Aaaah, it’s been a while since we talked about dubbing at Bunny Studio! But, there’s a reason why great voice artists are pretty much our bread and butter. In fact, over 100,000 talented voice pros currently call Bunny Studio their home, and that’s no joke. If you want to hear all about how to become a dubbing artist, you’re definitely in the right place.
And hey, don’t knock it until you’ve tried it! Being a voice artist may seem like pie in the sky, but it’s actually very achievable. Moreover, it’s definitely profitable, being one of the top-earning work-from-home professions right now. If you’re interested in knowing how to put that silky-smooth voice to good use, I’ve got a few tips that’ll help you get started.
Once you’re done with this article, you’ll know:
- What dubbing is — and what it isn’t.
- What you need to get started with your own freelance dubbing career.
- How much you can expect to make in a year.
- And, most importantly, where to find good-quality work.
Let’s take it from the top!
So, er, What Was Dubbing, Anyway?
With that pesky pandemic going on and everything, you’ve probably gotten pretty good at binge-watching TV shows, right? And, if you’re anything like me, you’ve probably gained a bit of an appetite for foreign shows. With great European TV shows like Money Heist and Dark, who can blame you?
But, if you’re like the millions of Americans out there, you probably haven’t been watching these shows subbed. Without even noticing, you’ve gone for the English-language option. Dubbing has become so culturally ingrained that we hardly even notice it, but there it is.
Dubbing is, then, a complete replacement of the original vocal track with one in the target language. The intention is to create the seamless illusion that the characters are speaking in the audience’s language.
Of course, there’s a lot more to learning how to become a dubbing artist than just speaking a language. Dubbing is a part of the larger world of voice-overs. Thus, dubbing is a form of voice-over, but with emotion and — hopefully — great acting that stays faithful to the original product.
More on Dubbing
In our article “Voice-over vs. Dubbing – The Complete Guide,” Rita writes:
Voice-over and dubbing are both techniques for interpreting a message to a new audience. However, while voice-over is narrative by nature and lacks the emotion and tonality of the original audio, dubbing is much more precise as it maintains the tonal, emotive, and technical richness of the original soundtrack.
(…) When translating audio, dubbing attempts to hide the evidence of this translation so that foreign content appears native to the target audience. Dubbing is also called Language Replacement, and it creates the illusion that the actors on screen speak the native tongue of the viewers. Well-dubbed audio takes expertise, sounds natural, and the result is unnoticeable to the viewer.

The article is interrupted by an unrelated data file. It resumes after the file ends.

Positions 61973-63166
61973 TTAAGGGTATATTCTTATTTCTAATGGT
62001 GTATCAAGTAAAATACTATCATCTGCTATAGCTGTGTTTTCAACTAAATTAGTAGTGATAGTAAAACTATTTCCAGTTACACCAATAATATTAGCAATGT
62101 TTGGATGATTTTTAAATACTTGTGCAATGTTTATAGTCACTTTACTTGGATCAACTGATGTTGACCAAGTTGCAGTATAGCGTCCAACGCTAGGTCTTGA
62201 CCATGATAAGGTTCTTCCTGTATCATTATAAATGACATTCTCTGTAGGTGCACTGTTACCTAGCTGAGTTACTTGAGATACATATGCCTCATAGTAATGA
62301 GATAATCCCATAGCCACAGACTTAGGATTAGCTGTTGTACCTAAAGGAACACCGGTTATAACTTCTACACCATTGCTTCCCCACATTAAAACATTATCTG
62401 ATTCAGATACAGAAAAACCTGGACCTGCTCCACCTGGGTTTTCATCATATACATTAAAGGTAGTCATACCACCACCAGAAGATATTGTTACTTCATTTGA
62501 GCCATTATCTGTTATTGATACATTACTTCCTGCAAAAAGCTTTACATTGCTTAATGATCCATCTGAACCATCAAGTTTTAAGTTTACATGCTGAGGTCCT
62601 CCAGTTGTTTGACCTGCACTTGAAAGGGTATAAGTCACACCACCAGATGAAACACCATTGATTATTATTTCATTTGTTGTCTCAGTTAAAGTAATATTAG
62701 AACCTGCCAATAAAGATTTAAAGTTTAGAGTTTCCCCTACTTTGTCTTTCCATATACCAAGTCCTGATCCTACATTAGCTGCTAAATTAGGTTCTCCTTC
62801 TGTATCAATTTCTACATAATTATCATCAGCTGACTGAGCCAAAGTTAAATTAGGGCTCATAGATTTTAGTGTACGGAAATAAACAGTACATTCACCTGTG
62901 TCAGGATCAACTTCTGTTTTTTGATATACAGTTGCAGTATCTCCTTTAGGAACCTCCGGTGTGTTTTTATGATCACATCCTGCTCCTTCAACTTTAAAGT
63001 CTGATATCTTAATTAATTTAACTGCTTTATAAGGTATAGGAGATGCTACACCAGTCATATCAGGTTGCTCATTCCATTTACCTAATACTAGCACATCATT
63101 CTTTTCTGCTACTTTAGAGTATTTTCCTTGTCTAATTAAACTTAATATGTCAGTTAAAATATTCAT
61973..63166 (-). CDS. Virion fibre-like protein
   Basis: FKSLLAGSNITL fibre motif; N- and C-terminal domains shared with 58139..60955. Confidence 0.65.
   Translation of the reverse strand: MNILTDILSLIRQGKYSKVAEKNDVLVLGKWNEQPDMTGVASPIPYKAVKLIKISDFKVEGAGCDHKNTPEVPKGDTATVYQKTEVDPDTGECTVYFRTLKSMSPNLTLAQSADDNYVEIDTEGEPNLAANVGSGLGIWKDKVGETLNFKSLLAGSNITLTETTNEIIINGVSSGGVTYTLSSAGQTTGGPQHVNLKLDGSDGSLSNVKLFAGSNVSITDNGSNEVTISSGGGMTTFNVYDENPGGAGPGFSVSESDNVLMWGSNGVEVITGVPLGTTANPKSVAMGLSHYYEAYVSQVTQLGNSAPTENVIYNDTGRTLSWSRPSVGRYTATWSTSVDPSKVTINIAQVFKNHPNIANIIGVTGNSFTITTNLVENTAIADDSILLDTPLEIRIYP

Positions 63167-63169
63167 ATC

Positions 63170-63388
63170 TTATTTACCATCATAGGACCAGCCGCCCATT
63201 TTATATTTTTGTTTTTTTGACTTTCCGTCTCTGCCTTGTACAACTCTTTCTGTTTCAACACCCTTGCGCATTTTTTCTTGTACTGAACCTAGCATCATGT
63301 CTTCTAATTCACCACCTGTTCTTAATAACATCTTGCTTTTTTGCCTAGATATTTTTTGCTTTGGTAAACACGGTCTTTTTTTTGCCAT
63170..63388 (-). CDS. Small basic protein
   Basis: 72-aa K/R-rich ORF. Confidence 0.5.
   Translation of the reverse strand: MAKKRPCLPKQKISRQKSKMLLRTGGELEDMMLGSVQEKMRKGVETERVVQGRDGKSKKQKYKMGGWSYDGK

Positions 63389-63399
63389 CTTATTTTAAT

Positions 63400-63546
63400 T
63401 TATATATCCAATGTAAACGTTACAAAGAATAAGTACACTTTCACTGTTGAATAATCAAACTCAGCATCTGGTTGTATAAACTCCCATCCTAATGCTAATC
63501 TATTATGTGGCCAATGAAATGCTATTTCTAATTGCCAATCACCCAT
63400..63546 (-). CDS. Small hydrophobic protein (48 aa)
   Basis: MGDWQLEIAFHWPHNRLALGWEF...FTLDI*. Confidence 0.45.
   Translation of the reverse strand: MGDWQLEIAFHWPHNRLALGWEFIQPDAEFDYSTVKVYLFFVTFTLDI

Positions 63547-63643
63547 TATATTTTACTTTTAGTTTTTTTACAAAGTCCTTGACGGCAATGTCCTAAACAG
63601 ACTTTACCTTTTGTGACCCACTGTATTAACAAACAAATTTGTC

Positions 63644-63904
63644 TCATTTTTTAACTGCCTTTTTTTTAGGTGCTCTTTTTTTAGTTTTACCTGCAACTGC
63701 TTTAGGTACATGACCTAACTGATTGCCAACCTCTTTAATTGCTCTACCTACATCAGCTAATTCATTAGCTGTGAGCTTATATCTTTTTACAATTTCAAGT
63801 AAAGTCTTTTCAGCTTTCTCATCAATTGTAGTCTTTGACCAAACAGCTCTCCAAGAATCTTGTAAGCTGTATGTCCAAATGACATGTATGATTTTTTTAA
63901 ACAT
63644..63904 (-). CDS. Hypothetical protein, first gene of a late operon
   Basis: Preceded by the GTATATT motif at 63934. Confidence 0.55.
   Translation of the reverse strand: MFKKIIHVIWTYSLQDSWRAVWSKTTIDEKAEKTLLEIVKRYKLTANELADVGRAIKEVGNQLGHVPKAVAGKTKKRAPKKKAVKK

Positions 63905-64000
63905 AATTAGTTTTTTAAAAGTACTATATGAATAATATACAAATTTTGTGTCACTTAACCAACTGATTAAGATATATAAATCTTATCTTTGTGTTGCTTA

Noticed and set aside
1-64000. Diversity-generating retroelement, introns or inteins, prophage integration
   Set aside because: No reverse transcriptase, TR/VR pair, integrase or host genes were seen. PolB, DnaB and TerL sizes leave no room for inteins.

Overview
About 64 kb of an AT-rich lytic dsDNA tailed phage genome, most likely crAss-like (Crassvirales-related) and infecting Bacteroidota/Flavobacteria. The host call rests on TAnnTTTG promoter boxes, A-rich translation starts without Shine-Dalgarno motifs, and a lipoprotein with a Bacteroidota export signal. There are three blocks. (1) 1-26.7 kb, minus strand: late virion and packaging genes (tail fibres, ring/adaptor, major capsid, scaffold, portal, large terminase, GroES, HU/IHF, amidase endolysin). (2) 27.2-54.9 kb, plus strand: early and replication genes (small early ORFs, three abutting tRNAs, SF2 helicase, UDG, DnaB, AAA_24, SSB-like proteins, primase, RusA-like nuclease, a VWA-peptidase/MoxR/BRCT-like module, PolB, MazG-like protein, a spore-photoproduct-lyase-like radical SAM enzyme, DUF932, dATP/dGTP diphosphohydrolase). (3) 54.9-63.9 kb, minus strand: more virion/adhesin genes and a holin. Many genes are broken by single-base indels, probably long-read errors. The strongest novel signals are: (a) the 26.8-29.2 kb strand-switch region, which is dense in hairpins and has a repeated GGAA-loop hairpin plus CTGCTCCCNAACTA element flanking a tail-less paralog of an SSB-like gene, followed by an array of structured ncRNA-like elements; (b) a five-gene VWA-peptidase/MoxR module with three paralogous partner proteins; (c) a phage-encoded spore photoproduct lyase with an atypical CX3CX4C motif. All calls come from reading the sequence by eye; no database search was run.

So, of course, dubbing requires a person to be great at voice acting. That can definitely sound scary, but it’s definitely doable if you’ve got a knack for it. And, what’s more, it seems that people prefer it to the original thing, apparently!
- Dubbed versions of hit shows are way more popular than the subbed ones.
- On average, dubbed content has been going up by over 120% per year.
- They currently employ over 125 facilities worldwide just for dubbing!
- It now dubs in a whopping 31 languages, up from 24 a few years ago.
And it’s not that Netflix’s bucking the trend, exactly. Other streaming platforms are getting with the program. With the reach of services like HBO Max and Amazon Prime, clients of all languages want content in their native language and fast. Learning how to become a dubbing artist means gaining access to one of the fastest-growing markets right now.
Let’s take a look at what you need, and how you can get started.
How to Become a Dubbing Artist — The Basics
Now, this is the point where you may be getting a slight case of vertigo. Understandable, considering that you may be hesitant about whether you’ve got the goods or not. After all, it’s one thing to imitate famous movie characters in your Twitch streams, and another entirely to think about making a career out of it.
But, if you’re already talented with acting and impressions, there’s no real downside to giving it a go. And you don’t have to deliver Oscar-worthy turns at first, either. While there’s plenty of dubbing work for films, animated shorts, or TV shows, there are many other productions that use dubs. Let’s take a look at just some of the most common where you could ply your trade:
- TV shows
- Animation (cartoons, anime, etc.)
- Web Content
- Social Media content
- YouTube videos
- Explainer Videos
- Corporate Media
And that’s just me getting warmed up! Truth be told, you don’t need to be Daniel Day-Lewis to learn how to be a dubbing artist. But, there’s one thing that you do need, so listen up, and listen well:
Buy a darn good microphone.
Rock the Mic
In “The Most Important Voice Over Tool: The Microphone,” James wrote: